And now for my last trick

Posted on October 29, 2006 

And now for my last trick

His death-defying stunts made him an international man of mystery. But did Harry Houdini lead a life of even greater intrigue — as a secret agent?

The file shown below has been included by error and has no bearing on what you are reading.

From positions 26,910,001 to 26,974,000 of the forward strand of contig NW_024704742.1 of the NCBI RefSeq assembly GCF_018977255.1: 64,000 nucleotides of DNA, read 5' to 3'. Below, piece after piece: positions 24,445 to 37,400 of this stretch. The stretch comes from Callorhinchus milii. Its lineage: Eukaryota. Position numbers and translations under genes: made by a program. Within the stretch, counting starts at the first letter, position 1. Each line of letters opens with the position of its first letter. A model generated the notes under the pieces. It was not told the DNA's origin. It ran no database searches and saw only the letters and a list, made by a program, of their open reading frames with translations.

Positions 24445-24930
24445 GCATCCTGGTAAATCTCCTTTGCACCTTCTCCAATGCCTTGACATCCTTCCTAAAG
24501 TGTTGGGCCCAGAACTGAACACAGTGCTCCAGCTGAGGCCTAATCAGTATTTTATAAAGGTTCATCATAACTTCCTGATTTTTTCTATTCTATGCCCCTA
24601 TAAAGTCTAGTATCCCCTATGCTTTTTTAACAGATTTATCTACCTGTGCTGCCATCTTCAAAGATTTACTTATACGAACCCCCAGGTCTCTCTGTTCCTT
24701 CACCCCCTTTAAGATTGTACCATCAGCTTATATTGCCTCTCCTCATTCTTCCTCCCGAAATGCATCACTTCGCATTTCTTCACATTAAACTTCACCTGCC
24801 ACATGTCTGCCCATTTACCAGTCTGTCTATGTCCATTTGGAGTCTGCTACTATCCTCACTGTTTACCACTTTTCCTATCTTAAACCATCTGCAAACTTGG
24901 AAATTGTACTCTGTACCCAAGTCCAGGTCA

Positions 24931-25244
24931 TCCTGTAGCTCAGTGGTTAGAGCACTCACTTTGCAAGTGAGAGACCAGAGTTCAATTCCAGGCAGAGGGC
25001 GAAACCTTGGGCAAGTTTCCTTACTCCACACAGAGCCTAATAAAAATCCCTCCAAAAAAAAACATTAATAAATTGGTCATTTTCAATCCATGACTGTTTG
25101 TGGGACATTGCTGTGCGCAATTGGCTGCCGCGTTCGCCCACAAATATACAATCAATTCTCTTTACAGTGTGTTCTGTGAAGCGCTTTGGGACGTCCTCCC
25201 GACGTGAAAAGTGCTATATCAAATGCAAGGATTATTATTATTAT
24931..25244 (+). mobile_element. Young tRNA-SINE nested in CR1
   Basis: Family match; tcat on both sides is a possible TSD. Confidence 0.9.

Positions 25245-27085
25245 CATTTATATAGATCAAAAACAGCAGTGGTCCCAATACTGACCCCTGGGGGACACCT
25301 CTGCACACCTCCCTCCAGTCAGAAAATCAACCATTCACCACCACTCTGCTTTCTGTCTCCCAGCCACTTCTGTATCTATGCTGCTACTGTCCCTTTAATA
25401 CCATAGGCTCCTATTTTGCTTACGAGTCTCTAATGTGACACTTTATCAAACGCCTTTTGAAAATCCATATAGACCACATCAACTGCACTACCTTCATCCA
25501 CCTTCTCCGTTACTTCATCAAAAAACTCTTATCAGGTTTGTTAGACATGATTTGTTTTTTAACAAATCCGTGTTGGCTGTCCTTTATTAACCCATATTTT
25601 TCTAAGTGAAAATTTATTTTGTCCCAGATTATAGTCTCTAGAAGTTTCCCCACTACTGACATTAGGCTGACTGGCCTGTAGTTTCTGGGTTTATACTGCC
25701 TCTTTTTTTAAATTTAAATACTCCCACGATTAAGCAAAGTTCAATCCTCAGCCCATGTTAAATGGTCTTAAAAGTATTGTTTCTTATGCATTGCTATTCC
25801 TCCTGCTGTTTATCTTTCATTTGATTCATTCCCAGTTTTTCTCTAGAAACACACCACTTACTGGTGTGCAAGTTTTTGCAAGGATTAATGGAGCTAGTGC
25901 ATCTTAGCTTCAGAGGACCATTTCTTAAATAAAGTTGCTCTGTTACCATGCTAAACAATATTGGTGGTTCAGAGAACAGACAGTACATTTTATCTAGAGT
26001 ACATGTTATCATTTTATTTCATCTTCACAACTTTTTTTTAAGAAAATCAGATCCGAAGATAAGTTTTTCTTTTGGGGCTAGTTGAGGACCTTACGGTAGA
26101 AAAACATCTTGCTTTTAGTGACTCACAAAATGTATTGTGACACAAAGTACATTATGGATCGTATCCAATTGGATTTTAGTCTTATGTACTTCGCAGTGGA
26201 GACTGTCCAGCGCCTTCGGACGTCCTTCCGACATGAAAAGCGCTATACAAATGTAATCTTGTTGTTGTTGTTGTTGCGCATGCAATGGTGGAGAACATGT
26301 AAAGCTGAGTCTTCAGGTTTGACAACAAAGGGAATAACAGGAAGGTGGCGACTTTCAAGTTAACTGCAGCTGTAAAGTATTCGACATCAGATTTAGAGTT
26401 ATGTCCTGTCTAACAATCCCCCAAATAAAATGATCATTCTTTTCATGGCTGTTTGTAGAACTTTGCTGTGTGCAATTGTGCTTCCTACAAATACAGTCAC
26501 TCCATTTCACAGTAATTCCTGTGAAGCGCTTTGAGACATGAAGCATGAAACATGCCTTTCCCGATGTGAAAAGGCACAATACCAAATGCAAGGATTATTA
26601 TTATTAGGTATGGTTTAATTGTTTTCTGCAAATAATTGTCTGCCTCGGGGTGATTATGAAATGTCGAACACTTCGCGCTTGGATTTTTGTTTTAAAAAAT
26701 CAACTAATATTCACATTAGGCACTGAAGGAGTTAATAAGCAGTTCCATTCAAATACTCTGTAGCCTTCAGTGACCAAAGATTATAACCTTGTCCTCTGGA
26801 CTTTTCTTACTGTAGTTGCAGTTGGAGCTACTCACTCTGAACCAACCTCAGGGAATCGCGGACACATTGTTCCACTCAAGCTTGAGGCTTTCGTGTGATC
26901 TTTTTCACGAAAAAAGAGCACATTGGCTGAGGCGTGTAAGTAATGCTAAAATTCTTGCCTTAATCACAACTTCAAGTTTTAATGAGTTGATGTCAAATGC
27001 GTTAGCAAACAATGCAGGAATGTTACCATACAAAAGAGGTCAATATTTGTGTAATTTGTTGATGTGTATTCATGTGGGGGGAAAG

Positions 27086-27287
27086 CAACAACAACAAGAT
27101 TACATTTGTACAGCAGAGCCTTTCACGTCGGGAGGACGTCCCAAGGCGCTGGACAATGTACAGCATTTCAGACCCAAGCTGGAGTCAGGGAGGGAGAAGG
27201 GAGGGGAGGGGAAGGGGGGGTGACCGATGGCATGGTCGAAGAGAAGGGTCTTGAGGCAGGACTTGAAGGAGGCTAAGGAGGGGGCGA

Secrecy was such a fixture of Harry Houdini’s life, it should have been his middle name. We remember him now as the greatest escape artist who ever lived – a tough, squat Hungarian-born Jewish American who freed himself from everything from handcuffs, chains and straitjackets to coffins, iron maidens and torture racks – but he was basically an illusionist; a conjuror. While millions may have swallowed the myth that he achieved his escapes using nothing but brute strength, extreme plasticity and superhuman self-belief, in fact there was often something up his sleeve, so to speak – something he knew about and the audience didn’t. His equipment would be customised, rigged, interfered with. The myriad containers that imprisoned him would come apart in ingenious ways. To accomplish his famous escape from a big milk can full of water, for instance, he could simply remove the top section, whose ring of false rivets gave a convincing illusion of indestructibility. Even when he leapt shackled into the Mississippi, the Seine or Aberdeen harbour, there was something he wasn’t letting on about the ties that bound him, whether it be dodgy cuffs or concealed lock-picks.

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